Early life body fatness and risk of colorectal cancer in US women and men – results from two large cohort studies
Willett, Walter C.::94559ea206eef8a8844fc5b80654fa5b::600
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CitationZhang, X., K. Wu, E. L. Giovannucci, J. Ma, G. A. Colditz, C. S. Fuchs, W. C. Willett, et al. 2015. “Early Life Body Fatness and Risk of Colorectal Cancer in U.S. Women and Men--Results from Two Large Cohort Studies.” Cancer Epidemiology Biomarkers & Prevention 24 (4): 690–97. https://doi.org/10.1158/1055-9965.epi-14-0909-t.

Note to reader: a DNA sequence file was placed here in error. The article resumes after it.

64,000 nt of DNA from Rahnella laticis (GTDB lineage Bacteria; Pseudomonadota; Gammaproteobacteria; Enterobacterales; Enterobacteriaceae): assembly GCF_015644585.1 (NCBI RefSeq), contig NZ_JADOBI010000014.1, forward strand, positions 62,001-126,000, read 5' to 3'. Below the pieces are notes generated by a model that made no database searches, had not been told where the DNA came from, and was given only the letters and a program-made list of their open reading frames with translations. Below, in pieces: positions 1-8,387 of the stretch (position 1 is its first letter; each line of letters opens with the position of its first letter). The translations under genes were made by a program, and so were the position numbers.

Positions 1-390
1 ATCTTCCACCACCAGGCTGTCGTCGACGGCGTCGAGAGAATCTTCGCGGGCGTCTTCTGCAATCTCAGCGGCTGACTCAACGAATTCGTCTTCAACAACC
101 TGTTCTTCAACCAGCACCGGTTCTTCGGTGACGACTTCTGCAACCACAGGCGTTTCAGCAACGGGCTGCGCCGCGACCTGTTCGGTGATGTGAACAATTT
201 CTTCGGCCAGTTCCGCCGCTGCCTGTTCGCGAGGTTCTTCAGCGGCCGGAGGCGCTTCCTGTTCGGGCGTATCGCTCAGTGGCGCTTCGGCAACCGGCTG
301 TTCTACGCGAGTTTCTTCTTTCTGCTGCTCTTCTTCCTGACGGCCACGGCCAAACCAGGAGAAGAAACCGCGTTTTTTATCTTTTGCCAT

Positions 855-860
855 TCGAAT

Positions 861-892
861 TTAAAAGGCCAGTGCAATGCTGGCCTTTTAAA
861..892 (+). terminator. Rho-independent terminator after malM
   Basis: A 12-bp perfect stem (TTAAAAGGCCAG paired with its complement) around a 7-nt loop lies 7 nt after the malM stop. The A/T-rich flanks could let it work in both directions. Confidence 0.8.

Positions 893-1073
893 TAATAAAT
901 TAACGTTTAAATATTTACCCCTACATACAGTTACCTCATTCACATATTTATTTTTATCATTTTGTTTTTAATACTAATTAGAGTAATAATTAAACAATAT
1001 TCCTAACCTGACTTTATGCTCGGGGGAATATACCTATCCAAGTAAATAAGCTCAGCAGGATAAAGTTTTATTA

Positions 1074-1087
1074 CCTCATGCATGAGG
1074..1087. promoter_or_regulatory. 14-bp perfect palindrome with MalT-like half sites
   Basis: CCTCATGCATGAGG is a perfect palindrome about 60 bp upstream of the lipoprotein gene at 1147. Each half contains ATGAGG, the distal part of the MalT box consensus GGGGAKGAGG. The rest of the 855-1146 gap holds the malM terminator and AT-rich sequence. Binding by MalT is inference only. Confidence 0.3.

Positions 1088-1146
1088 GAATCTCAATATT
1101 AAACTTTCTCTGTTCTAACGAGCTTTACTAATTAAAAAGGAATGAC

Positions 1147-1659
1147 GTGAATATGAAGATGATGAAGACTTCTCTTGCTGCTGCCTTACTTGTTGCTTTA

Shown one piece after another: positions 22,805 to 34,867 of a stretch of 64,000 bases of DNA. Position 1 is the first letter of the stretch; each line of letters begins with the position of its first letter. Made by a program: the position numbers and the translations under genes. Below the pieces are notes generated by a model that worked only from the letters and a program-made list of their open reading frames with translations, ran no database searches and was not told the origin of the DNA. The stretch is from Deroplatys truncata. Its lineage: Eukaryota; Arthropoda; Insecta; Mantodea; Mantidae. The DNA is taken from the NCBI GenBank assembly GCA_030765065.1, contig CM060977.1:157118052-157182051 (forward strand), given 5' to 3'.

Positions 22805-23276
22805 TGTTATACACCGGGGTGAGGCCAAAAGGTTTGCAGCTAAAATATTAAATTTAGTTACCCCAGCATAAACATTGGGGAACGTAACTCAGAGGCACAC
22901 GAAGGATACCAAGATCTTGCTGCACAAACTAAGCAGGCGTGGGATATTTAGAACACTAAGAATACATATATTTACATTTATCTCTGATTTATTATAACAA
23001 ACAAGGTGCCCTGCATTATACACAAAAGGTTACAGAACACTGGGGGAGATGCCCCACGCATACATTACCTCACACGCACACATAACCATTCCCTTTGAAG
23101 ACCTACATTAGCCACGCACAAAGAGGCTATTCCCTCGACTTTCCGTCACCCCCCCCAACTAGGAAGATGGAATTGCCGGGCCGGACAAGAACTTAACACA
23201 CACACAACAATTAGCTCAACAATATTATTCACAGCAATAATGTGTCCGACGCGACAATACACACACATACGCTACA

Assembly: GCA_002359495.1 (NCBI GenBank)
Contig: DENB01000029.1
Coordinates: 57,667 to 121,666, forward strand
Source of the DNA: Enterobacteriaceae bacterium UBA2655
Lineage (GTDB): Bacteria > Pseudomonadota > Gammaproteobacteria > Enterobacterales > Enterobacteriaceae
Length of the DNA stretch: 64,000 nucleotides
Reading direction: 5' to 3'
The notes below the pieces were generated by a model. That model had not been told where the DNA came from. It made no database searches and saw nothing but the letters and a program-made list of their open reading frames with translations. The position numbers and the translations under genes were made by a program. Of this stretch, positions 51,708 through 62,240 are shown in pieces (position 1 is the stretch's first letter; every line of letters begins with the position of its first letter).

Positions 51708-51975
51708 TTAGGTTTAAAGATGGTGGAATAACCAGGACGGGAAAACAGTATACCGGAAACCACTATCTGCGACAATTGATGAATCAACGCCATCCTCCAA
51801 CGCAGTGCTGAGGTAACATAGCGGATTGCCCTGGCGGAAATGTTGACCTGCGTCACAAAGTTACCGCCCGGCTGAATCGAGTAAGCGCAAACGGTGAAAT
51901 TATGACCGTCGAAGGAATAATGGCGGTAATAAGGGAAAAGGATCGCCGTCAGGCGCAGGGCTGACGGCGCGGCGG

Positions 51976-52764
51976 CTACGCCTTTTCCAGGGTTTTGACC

AbstractBackground: The association between body fatness before adulthood and later risk of colorectal cancer remains unclear. We hypothesized that, independent of adult body fatness, early life body fatness would be associated with a higher risk of developing colorectal cancer.Methods: We assessed body fatness during childhood and adolescence using a validated 9-level somatotype and inquired body weight in young adulthood in the Nurses' Health Study and Health Professionals Follow-up Study. We used the Cox proportional hazard regression modeling to estimate relative risks [RR, 95% confidence intervals (CI)] adjusting for adult body mass index (BMI) and other known colorectal cancer risk factors.Results: We identified 2,100 incident colorectal cancer cases (1,292 in women and 808 in men) during 22 years of follow-up. Among women, the RR (95% CI) for childhood body fatness of level 5 or higher versus level 1 was 1.28 (1.04-1.58; P-trend = 0.08) and for adolescent body fatness, it was 1.27 (1.01-1.60; P-trend = 0.23). The corresponding RRs for men were 1.04 (0.82-1.31; P-trend = 0.48) and 0.98 (0.75-1.27; P-trend = 0.20), respectively. Results were generally similar across anatomic subsites within the colorectum. In addition, the RRs comparing BMI categories >= 27.5 to <19 kg/m(2) were 1.44 (1.06-1.95, at age 18; P-trend = 0.009) for women and 1.18 (0.84-1.65, at age 21; P-trend = 0.57) for men.Conclusion: Increased body fatness in early life, independent of adult obesity, might be a risk factor for colorectal cancer in women, but we observed a weaker association in men.Impact: Our findings support the growing evidence that early life body fatness affects the risk of colorectal cancer many decades later.
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